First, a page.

This sounds harsh, but it’s simply the way it is. Two months ago, we blogged about the secret hit list program, enacted by President Bush in the days after 9/11 and continued by President Obama, that gives the American president the “authority” to kill American citizens abroad if they are suspected of involvement in carrying out terrorist attacks against the United States. Then, radical Muslim cleric Anwar Aulaqi, U.S. citizen and Yemen resident, suspected of involvement in the Fort Hood shootings and the Detroit underpants bomber incident, was considered to be one of the targets. Now he’s been officially approved for elimination.
Of course, you might think that terrorists are mindless people bent on killing others as much as they can themselves, and that their elimination as war combatants is simply the normal thing to do. But you have to realize that first of all, whether strong evidence against them exists or not, they are still suspects. They have not been brought to court, been given a trial, and through due process been convicted of criminal activities. They are suspected of terrorist activity. Second, these are American citizens. That means they are an inherent part of the American polity; they have political, economical and social rights. They are entitled to the protection of the state against violence, and if they commit crimes, to be prosecuted and convicted by the state within the boundaries of the rule of law. That is what the state is for. They are not to be subjects of targeted killing, of the most fundamental form of violence imaginable: death, brought on to them by an almost omnipresent entity, without any protection against this whatsoever.
Barack Obama, however, thinks otherwise.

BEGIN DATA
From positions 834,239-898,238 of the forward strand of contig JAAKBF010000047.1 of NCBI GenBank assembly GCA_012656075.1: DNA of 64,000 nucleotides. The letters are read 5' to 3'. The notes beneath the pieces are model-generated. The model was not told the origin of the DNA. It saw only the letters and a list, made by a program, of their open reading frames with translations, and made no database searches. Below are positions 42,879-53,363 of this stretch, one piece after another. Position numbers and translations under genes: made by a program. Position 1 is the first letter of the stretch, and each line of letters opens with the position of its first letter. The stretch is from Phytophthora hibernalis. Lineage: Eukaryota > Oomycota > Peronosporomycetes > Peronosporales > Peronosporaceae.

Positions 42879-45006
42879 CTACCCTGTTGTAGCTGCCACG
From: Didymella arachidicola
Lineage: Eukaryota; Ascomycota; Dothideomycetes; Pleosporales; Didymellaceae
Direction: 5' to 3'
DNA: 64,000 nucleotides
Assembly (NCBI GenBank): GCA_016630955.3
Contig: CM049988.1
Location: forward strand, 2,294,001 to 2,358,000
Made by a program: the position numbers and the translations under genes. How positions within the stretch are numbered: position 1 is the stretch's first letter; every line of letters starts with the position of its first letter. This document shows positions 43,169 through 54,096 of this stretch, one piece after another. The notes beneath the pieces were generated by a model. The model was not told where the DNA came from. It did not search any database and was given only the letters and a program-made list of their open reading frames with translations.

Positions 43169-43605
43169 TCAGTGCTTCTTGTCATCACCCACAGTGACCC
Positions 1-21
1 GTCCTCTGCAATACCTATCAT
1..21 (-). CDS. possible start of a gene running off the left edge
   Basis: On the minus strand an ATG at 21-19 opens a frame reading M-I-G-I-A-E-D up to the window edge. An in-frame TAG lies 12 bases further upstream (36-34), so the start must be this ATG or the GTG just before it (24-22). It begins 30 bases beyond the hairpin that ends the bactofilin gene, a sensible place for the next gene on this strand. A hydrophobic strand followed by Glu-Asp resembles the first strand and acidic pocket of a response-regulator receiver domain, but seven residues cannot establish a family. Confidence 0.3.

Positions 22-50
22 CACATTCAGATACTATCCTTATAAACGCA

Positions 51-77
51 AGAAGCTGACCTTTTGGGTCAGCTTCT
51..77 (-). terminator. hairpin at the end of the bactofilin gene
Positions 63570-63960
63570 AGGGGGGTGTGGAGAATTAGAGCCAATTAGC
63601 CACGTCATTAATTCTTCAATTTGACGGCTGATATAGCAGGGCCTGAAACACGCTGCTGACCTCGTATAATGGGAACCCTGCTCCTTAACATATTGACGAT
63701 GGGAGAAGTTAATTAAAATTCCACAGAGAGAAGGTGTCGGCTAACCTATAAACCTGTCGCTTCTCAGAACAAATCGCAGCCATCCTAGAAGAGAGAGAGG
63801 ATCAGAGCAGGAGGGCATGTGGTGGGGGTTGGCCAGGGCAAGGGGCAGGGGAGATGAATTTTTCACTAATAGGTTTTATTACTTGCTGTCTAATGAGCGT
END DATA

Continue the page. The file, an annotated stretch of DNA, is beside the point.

This is the president of hope and change. And he goes further than George Bush and Dick Cheney ever went.
The Obama administration has taken the extraordinary step of authorizing the targeted killing of an American citizen, the radical Muslim cleric Anwar al-Awlaki, who is believed to have shifted from encouraging attacks on the United States to directly participating in them, intelligence and counterterrorism officials said Tuesday.
Mr. Awlaki, who was born in New Mexico and spent years in the United States as an imam, is in hiding in Yemen. He has been the focus of intense scrutiny since he was linked to Maj. Nidal Malik Hasan, the Army psychiatrist accused of killing 13 people at Fort Hood, Tex., in November, and then to Umar Farouk Abdulmutallab, the Nigerian man charged with trying to blow up a Detroit-bound airliner on Dec. 25.
American counterterrorism officials say Mr. Awlaki is an operative of Al Qaeda in the Arabian Peninsula, the affiliate of the terror network in Yemen and Saudi Arabia. They say they believe that he has become a recruiter for the terrorist network, feeding prospects into plots aimed at the United States and at Americans abroad, the officials said.
It is extremely rare, if not unprecedented, for an American to be approved for targeted killing, officials said. A former senior legal official in the administration of George W. Bush said he did not know of any American who was approved for targeted killing under the former president.
The possibility that Mr. Awlaki might be added to the target list was reported by The Los Angeles Times in January, and Reuters reported on Tuesday that he was approved for capture or killing.
“The danger Awlaki poses to this country is no longer confined to words,” said an American official, who like other current and former officials interviewed for this article spoke of the classified counterterrorism measures on the condition of anonymity. “He’s gotten involved in plots.”